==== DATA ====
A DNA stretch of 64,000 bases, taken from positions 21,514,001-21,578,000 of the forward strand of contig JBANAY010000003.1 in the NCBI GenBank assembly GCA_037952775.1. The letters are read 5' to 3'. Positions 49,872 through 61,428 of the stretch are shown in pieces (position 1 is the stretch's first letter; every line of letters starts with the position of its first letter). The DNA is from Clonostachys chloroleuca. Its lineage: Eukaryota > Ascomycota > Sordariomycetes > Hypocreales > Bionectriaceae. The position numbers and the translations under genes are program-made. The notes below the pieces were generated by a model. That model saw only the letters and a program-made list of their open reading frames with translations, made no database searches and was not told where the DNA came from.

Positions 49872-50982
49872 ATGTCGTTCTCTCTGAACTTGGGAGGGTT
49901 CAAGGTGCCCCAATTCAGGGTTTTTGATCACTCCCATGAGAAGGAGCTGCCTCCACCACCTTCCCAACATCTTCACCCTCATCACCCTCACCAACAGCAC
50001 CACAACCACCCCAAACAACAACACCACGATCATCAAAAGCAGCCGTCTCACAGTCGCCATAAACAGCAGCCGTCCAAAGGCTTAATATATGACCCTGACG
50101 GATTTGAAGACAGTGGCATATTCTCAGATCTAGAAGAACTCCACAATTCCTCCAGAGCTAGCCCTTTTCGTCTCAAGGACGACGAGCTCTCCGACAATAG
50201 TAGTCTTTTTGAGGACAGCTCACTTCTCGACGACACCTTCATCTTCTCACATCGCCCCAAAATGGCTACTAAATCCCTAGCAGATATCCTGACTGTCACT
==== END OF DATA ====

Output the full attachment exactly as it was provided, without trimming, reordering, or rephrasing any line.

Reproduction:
A DNA stretch of 64,000 bases, taken from positions 21,514,001-21,578,000 of the forward strand of contig JBANAY010000003.1 in the NCBI GenBank assembly GCA_037952775.1. The letters are read 5' to 3'. Positions 49,872 through 61,428 of the stretch are shown in pieces (position 1 is the stretch's first letter; every line of letters starts with the position of its first letter). The DNA is from Clonostachys chloroleuca. Its lineage: Eukaryota > Ascomycota > Sordariomycetes > Hypocreales > Bionectriaceae. The position numbers and the translations under genes are program-made. The notes below the pieces were generated by a model. That model saw only the letters and a program-made list of their open reading frames with translations, made no database searches and was not told where the DNA came from.

Positions 49872-50982
49872 ATGTCGTTCTCTCTGAACTTGGGAGGGTT
49901 CAAGGTGCCCCAATTCAGGGTTTTTGATCACTCCCATGAGAAGGAGCTGCCTCCACCACCTTCCCAACATCTTCACCCTCATCACCCTCACCAACAGCAC
50001 CACAACCACCCCAAACAACAACACCACGATCATCAAAAGCAGCCGTCTCACAGTCGCCATAAACAGCAGCCGTCCAAAGGCTTAATATATGACCCTGACG
50101 GATTTGAAGACAGTGGCATATTCTCAGATCTAGAAGAACTCCACAATTCCTCCAGAGCTAGCCCTTTTCGTCTCAAGGACGACGAGCTCTCCGACAATAG
50201 TAGTCTTTTTGAGGACAGCTCACTTCTCGACGACACCTTCATCTTCTCACATCGCCCCAAAATGGCTACTAAATCCCTAGCAGATATCCTGACTGTCACT